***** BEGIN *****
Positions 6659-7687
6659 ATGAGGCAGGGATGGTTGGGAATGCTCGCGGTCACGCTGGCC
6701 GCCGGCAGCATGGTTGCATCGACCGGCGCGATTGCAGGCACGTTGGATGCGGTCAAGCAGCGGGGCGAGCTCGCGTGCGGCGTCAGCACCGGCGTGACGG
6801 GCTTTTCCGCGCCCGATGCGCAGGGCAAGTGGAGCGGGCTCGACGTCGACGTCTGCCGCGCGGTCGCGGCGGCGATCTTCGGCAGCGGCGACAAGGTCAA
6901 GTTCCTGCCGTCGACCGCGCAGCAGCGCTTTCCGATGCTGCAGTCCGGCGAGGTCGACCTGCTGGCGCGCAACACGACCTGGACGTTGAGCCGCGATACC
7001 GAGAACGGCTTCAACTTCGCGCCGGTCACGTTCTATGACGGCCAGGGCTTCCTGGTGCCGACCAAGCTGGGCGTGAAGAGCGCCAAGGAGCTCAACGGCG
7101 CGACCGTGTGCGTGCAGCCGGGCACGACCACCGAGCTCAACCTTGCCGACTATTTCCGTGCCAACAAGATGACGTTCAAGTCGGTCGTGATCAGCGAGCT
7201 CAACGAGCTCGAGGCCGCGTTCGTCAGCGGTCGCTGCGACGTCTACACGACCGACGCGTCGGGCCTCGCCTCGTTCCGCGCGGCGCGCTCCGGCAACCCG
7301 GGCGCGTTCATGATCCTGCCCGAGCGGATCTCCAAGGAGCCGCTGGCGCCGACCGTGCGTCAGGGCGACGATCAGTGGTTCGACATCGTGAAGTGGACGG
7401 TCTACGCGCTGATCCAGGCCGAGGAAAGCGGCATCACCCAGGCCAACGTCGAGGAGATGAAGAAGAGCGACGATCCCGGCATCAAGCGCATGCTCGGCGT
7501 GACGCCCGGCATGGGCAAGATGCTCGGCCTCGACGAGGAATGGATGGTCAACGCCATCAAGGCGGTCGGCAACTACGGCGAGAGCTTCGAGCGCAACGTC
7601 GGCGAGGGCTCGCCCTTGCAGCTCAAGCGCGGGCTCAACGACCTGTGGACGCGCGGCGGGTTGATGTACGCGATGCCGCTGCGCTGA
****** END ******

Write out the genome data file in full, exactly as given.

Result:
Positions 6659-7687
6659 ATGAGGCAGGGATGGTTGGGAATGCTCGCGGTCACGCTGGCC
6701 GCCGGCAGCATGGTTGCATCGACCGGCGCGATTGCAGGCACGTTGGATGCGGTCAAGCAGCGGGGCGAGCTCGCGTGCGGCGTCAGCACCGGCGTGACGG
6801 GCTTTTCCGCGCCCGATGCGCAGGGCAAGTGGAGCGGGCTCGACGTCGACGTCTGCCGCGCGGTCGCGGCGGCGATCTTCGGCAGCGGCGACAAGGTCAA
6901 GTTCCTGCCGTCGACCGCGCAGCAGCGCTTTCCGATGCTGCAGTCCGGCGAGGTCGACCTGCTGGCGCGCAACACGACCTGGACGTTGAGCCGCGATACC
7001 GAGAACGGCTTCAACTTCGCGCCGGTCACGTTCTATGACGGCCAGGGCTTCCTGGTGCCGACCAAGCTGGGCGTGAAGAGCGCCAAGGAGCTCAACGGCG
7101 CGACCGTGTGCGTGCAGCCGGGCACGACCACCGAGCTCAACCTTGCCGACTATTTCCGTGCCAACAAGATGACGTTCAAGTCGGTCGTGATCAGCGAGCT
7201 CAACGAGCTCGAGGCCGCGTTCGTCAGCGGTCGCTGCGACGTCTACACGACCGACGCGTCGGGCCTCGCCTCGTTCCGCGCGGCGCGCTCCGGCAACCCG
7301 GGCGCGTTCATGATCCTGCCCGAGCGGATCTCCAAGGAGCCGCTGGCGCCGACCGTGCGTCAGGGCGACGATCAGTGGTTCGACATCGTGAAGTGGACGG
7401 TCTACGCGCTGATCCAGGCCGAGGAAAGCGGCATCACCCAGGCCAACGTCGAGGAGATGAAGAAGAGCGACGATCCCGGCATCAAGCGCATGCTCGGCGT
7501 GACGCCCGGCATGGGCAAGATGCTCGGCCTCGACGAGGAATGGATGGTCAACGCCATCAAGGCGGTCGGCAACTACGGCGAGAGCTTCGAGCGCAACGTC
7601 GGCGAGGGCTCGCCCTTGCAGCTCAAGCGCGGGCTCAACGACCTGTGGACGCGCGGCGGGTTGATGTACGCGATGCCGCTGCGCTGA